We riffed, “Snore, piano key, eek; snore, piano key, eek.”
Our tune had a hook as Dad loved to say.
Mom threw a sponge at my head. I ducked. The band played on.
Sponge two was in the air.
I avoided it by doing the cha-cha.
“I will kill you both. Keep it up, I’ll kill you both dead."
Noticing Mom was out of sponges, and the next airborne item could be a spoon or fork, Rory and I left the airwaves.
Later on, Pauline and Charlie Hannah came over and started playing Pokeno with Nan and Pop. Dad and Mom moved to the sink area. I sat on the washing machine right next to them. Mom picked up a dish and started scrubbing it. Dad squeezed too much dish soap into the water, then started playing with the faucet’s screws.
“Let’s get this over with, you’re moping.”
“Not true. The secret is a long hot soak. Then the grease slides itself off.” Dad said and continued to play with the faucet.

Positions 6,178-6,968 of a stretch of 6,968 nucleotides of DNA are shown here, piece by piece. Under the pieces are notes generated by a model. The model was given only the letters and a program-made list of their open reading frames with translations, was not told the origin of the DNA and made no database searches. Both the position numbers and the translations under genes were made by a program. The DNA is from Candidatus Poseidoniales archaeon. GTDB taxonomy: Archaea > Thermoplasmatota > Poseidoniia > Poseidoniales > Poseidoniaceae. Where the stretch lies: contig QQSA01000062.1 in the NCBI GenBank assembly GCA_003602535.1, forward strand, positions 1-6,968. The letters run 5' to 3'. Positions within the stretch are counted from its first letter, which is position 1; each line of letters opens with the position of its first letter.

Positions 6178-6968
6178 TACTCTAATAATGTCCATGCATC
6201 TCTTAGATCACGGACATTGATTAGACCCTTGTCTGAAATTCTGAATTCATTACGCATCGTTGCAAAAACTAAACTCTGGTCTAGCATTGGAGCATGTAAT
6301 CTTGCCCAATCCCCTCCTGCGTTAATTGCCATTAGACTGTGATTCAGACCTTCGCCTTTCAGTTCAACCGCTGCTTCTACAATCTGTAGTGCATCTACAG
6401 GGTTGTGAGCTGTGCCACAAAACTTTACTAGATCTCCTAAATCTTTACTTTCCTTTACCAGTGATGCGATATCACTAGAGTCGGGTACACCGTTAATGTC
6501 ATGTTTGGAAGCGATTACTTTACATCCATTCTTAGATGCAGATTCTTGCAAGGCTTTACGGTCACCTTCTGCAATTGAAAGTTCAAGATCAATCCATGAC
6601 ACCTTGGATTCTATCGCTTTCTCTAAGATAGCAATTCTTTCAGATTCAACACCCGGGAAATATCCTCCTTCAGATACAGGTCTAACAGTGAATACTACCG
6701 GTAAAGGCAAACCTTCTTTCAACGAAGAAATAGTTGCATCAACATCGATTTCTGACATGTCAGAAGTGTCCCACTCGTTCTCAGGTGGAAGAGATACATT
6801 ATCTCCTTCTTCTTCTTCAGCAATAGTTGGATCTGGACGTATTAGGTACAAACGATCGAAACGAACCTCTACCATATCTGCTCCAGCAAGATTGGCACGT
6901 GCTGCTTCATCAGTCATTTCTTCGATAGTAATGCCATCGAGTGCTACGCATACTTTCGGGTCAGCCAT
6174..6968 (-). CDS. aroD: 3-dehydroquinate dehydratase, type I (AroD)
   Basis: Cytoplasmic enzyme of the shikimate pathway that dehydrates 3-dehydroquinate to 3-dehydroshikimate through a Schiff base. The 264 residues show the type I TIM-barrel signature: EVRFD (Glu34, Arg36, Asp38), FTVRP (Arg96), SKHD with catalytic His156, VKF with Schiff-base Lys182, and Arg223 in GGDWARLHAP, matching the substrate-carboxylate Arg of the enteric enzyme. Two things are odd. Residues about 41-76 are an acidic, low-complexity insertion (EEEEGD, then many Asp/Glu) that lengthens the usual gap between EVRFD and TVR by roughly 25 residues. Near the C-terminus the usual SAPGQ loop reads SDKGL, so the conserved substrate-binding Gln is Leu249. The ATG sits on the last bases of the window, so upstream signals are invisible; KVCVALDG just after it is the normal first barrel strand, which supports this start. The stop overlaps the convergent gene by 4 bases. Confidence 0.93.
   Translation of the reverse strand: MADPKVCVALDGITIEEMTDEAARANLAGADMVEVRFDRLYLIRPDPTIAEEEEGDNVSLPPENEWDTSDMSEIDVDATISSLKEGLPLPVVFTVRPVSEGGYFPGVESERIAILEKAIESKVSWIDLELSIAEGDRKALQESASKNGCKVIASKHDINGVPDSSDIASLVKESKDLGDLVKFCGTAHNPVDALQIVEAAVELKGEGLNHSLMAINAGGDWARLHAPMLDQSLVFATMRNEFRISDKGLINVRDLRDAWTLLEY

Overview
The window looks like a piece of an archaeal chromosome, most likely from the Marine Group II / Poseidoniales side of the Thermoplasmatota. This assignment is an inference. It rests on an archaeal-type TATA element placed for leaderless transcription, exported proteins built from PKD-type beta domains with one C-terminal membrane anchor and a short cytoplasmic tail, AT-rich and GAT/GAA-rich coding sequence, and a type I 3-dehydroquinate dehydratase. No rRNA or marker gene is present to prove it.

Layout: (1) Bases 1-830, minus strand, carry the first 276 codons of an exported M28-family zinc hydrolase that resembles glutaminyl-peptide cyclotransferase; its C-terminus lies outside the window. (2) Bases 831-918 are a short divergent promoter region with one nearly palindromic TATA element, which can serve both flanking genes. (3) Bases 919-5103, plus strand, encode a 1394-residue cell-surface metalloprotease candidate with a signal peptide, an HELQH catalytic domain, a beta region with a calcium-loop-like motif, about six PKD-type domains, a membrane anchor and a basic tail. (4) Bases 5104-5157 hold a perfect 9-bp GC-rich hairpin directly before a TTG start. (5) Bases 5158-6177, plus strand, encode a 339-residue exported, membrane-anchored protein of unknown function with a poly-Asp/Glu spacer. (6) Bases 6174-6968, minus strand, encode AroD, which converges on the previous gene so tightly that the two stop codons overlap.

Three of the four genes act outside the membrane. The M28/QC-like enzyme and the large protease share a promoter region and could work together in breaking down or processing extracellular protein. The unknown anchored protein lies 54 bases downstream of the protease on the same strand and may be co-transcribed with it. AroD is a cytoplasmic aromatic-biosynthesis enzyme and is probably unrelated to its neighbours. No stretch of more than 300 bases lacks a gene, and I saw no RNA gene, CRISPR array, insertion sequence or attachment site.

“The secret is you’re full of shit and have a bony ass,” Mom said.
Nan got up came over to the sink and said “Leave the kids here – you can pick them up in the morning.”
She helped them gather their things and threw them out of the house.
Rory and I conked out together on one bed. The playful noise coming from the card game in the kitchen was the kind of yelling we could sleep through. The last thing on my mind as I drifted off was Santa’s sleigh flying over the 59th Street Bridge up York Avenue heading towards my house.